Dave's Top Ten Chores for the Fall Garden

Not to be confused with any other Dave's top ten list. This is a list of the top ten chores that I need to to in my yard and garden from now until the middle of fall. They aren't in any particular order and I will accomplish them in a similar fashion!

1. Clean up the garden beds. Each bed has assumed some measure of neglect over the month of August. Whether it is from invading aliens (sometimes called weeds) or a lack of nourishing rain there is work that needs done. Pruning out the dead branches and leaves and pulling those weeds are the priorities.

2. Clean up the vegetable garden. To get ready for number three I have to remove some of the past their prime vegetables and get the beds ready to receive new seeds.

3. Fall vegetable planting. I'll be putting in some of the same vegetables that I did in the spring like lettuce and radishes. I'll also try to get another crop of squash and drop in a few more beans.

4. Finish the patio. I'm still working on it! The rains have been inconveniently placed so that on the weekends the sand is still soaked. I have to let it dry out in order to set the remaining stones. I probably could go ahead and get the blocks ready but are plenty of chores to do. You can see what I've done so far here: Cobblestone Patio Update 4.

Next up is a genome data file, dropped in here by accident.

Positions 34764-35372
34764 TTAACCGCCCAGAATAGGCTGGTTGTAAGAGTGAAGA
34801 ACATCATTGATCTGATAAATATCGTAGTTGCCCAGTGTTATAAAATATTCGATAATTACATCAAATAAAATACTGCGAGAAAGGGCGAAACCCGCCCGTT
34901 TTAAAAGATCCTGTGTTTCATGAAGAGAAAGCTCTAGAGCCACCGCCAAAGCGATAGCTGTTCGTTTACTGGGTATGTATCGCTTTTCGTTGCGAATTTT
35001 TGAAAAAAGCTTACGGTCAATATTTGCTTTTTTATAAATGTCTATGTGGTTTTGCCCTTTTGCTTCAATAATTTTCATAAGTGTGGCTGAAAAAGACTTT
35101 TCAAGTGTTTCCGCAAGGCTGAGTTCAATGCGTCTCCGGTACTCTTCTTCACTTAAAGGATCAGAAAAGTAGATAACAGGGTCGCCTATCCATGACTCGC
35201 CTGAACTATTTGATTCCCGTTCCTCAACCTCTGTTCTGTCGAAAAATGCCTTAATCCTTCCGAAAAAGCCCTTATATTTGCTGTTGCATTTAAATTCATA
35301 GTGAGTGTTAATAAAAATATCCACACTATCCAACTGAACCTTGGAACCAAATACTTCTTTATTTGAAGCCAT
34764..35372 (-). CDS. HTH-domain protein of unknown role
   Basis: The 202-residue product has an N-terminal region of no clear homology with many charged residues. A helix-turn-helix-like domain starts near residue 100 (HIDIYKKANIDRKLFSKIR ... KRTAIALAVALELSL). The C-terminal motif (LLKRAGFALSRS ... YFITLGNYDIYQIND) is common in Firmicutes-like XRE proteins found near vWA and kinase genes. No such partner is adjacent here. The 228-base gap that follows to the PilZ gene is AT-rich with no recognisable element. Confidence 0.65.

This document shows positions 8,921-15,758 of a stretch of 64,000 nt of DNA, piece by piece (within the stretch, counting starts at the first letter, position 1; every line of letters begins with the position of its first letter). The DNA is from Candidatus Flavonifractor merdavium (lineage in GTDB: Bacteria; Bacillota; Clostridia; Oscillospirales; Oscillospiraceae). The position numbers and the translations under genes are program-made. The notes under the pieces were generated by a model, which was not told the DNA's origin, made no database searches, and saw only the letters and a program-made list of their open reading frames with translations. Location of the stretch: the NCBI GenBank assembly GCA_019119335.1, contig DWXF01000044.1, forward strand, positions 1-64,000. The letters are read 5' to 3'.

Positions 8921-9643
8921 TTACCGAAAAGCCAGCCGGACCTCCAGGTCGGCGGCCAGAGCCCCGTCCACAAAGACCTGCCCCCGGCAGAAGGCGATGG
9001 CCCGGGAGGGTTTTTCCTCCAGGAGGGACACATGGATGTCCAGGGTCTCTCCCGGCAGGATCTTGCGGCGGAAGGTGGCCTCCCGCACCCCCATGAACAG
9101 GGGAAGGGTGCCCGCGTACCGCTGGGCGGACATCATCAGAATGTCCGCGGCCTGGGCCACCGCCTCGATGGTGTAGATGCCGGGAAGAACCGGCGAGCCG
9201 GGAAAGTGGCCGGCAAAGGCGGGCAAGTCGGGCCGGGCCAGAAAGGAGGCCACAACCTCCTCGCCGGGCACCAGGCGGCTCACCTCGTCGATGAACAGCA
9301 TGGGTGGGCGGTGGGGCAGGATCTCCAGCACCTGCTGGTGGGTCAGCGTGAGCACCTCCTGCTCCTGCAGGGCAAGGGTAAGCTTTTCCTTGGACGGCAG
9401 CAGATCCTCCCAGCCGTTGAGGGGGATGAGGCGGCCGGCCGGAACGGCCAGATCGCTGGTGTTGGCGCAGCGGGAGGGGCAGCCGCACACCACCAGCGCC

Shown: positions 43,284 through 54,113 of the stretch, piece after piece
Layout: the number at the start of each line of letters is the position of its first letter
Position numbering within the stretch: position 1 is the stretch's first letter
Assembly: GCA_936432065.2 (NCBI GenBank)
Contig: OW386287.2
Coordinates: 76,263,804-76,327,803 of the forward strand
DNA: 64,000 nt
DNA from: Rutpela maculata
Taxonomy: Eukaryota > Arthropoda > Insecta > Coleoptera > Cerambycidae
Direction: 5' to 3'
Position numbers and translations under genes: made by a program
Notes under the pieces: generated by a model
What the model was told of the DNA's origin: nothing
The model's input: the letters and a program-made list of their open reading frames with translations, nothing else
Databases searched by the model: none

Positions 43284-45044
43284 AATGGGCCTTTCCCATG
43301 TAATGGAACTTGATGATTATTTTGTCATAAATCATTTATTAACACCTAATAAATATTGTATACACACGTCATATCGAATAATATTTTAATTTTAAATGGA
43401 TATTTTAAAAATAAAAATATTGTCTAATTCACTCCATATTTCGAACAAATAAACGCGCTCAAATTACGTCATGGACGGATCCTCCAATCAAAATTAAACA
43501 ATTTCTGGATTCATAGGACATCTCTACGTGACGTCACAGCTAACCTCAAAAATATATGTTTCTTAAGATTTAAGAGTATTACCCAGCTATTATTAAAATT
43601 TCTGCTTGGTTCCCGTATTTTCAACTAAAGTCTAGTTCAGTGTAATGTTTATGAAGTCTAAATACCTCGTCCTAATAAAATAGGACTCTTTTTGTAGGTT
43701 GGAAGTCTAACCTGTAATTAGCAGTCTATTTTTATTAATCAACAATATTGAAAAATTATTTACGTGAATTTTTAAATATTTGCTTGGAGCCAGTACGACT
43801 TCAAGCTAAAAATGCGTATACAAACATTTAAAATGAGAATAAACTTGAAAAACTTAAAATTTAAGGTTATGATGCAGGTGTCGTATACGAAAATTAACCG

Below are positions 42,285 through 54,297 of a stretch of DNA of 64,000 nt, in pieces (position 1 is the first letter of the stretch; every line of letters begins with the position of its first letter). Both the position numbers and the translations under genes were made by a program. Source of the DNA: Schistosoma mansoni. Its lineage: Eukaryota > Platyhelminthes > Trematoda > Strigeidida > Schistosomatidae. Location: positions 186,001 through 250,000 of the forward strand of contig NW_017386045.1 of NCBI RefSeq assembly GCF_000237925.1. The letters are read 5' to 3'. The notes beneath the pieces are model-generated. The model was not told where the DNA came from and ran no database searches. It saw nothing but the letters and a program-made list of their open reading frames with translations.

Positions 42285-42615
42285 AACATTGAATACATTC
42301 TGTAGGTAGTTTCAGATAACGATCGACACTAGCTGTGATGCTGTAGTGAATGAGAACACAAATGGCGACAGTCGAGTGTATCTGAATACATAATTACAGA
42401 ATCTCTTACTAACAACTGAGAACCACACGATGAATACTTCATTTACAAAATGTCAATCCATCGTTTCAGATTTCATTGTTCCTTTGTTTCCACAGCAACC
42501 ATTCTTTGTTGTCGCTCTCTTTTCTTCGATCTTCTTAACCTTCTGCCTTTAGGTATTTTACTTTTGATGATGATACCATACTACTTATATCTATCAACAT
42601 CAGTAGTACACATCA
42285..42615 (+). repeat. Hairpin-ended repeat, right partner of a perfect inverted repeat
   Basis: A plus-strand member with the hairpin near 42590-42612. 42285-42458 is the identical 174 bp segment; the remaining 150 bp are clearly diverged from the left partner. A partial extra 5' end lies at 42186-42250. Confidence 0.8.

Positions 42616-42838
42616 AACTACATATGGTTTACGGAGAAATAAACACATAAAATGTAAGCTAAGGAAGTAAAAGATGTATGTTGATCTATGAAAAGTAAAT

5. Install the lattice work around the deck. The lattice work shouldn't take too long to install but I have to do some special sizing (which means cutting) of each panel of lattice since the space beneath the deck isn't the same all around.

6. Install the landscape timbers. The installation of the latticework has to be finished before I put in my new landscape timber bed around the deck.

7. Fall mulching. You name it and it needs mulched. The trees and the beds could use good insulating layer of mulch to help them through the winter. Mulch protects the ground from the temperature fluctuations and helps to prevent heaving. It also keeps the root systems a little more protected from the cold over the winter. The roots still grow over wintertime albeit slowly so they can benefit from some mulching protection.

8. Build raised beds for perennials. A while back I picked up some old pressure treated lumber. While I wouldn't want to use it for my vegetables the 2"x 6" pieces would make perfect perennial starting beds. I hope to use this as a production bed to start various perennials from seed then transfer them to garden beds later. I'll probably just start with one 3'x6' bed then add more as I go. Although I do like the idea of smaller 3'x3' beds. What do you think would work better?

9. Build a coldframe. Ideally the coldframe would rest on top of the perennial bed but I may adapt it to be closer the the house for monitoring cuttings. I'll use the same lumber that I use for my perennial beds and some old windows.

10. Propagate hardwood cuttings from my favorite plants. Fall is a good time to get hardwood cuttings. I need to take cuttings from a few more Japanese dappled willows and red twig dogwoods.

I have quite a few other chores to add to the list but starting with 10 at least seems manageable!

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